Atlas of Cyberspace

Atlas of Cyberspace

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What does cyberspace 'look' like? The Atlas of Cyberspace is the first book to explore the spatial and visual nature of cyberspace and its infrastructure. It examines in accessible style why cyberspace is being mapped and the new cartographic and visualisation techniques being employed. The Atlas is broad in scope, concentrating on the many different aspects of cyberspace such as the Web, chat, email, virtual worlds, and the telecommunications infrastructure that supports cyberspace. It is fully illustrated with over 300 full colour images. Cartographers have been creating maps for centuries. In recent years they have turned their attention to a new realm, cyberspace. For the first time a comprehensive selection of these maps have been collated into one source. Written in layperson's terms and fully illustrated, the 'Atlas of Cyberspace' catalogues thirty year's worth of maps to reveal the rich and varied landscapes of cyberspace, a landscape occupied by half a billion users and sustaining the information economy. Several different types of maps are detailed.First, a review of maps of the Internet infrastructure showing where the computers are located, how the networks interconnect them and the traffic that flows between them.
The book then takes a look at maps of the World-Wide Web, showing how the hyperlink structures and contents of websites are mapped to provide informational landscapes. Next, comes an examination of the ways social interactions between people, using email, chat, bulletin boards, virtual worlds, and games, can be mapped. It concludes with a discussion of the ways in which artists and writers are imagining the visual structure of cyberspace.
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Product details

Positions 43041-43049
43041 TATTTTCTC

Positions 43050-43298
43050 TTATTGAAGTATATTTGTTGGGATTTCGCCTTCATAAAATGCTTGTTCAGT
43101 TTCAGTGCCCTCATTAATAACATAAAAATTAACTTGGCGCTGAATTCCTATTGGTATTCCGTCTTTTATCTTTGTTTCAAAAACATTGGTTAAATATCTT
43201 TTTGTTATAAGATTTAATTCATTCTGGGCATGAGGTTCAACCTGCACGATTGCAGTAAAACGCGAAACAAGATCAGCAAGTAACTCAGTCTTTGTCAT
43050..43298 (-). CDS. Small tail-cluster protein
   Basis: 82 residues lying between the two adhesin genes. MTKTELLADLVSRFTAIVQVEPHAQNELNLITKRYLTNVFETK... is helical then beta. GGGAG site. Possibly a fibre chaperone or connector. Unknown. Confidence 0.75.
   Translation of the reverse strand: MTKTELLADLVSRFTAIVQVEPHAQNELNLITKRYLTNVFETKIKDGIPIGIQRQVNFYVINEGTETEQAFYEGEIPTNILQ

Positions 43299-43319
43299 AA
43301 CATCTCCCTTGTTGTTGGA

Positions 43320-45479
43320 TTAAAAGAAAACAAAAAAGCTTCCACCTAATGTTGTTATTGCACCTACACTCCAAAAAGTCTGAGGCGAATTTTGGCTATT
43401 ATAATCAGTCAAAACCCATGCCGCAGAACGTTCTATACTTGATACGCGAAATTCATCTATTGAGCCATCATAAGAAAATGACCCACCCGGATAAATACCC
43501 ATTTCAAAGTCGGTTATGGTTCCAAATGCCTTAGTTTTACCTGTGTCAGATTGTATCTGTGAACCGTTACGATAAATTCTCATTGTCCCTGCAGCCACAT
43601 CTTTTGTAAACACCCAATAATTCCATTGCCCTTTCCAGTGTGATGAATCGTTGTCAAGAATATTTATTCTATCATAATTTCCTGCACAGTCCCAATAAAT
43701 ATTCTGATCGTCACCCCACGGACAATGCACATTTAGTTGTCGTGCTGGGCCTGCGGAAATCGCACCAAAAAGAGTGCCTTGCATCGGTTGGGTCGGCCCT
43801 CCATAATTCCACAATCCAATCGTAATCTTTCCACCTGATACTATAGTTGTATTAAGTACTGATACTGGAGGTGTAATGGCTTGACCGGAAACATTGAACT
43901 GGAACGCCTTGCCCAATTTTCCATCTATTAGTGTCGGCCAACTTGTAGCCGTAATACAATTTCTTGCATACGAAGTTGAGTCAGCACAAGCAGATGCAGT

• Hardback | 288 pages
  • 252 x 262 x 21mm | 1,321g
  • Addison Wesley
  • Boston, United States
  • English
  • w. numerous col. figs.
  • 0201745755
  • 9780201745757

Table of contents

Preface Acknowledgements Chapter 1: Mapping Cyberspace Issues to consider when viewing images Structure of the book Final words Chapter 2: Mapping Infrastructure and Traffic Historical maps of telecommunications Maps from the birth of the Net Mapping where the wires, fibre-optic cables and satellites really are Infrastructure census maps Domain name maps Marketing maps of Internet service providers Interactive mapping of networks Visualising network topologies in abstract space The geography of data flows Mapping traceroutes What's the Net 'weather' like today? Mapping cyberspace usage in temporal space Chapter 3: Mapping the Web Information spaces of the Internet The beginning of the Web Mapping individual websites Mapping tools to manage websites Mapping website evolution Mapping paths and traffic through a website 'The view from above': 2D visualisation and navigation of the Web 'The view from within': 3D visualisation and navigation of the Web Chapter 4: Mapping Conversation and Community Mapping email Mapping mailing lists and bulletin boards Mapping Usenet Mapping chat Mapping MUDs Mapping virtual worlds Mapping game space Chapter 5: Imagining Cyberspace Science fiction visions of cyberspace Cinematic visions of cyberspace Artistic imaginings: subversive surfing and warping the Web Imagining the architecture of cyberspace Chapter 6: Final Thoughts Further Reading Index
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Review quote

"The Atlas of Cyberspace explores a remarkable universe of visual representations of the Internet's diversity, structure and content." --Vint Cerf, Chairman, ICANN
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About Martin Dodge

Martin Dodge is a researcher and part-time Phd student at the Centre for Advanced Spatial Analysis (CASA), University College London. He is researching the geography of Cyberspace. He maintains the Atlas of Cyberspaces web site, Nobody has a better knowledge of the subject. Rob Kitchin is a lecturer in human geography at the National University of Ireland, Maynooth. His research interests centre on culture, space and power, geographies of Cyberspace, and geographies of disability.
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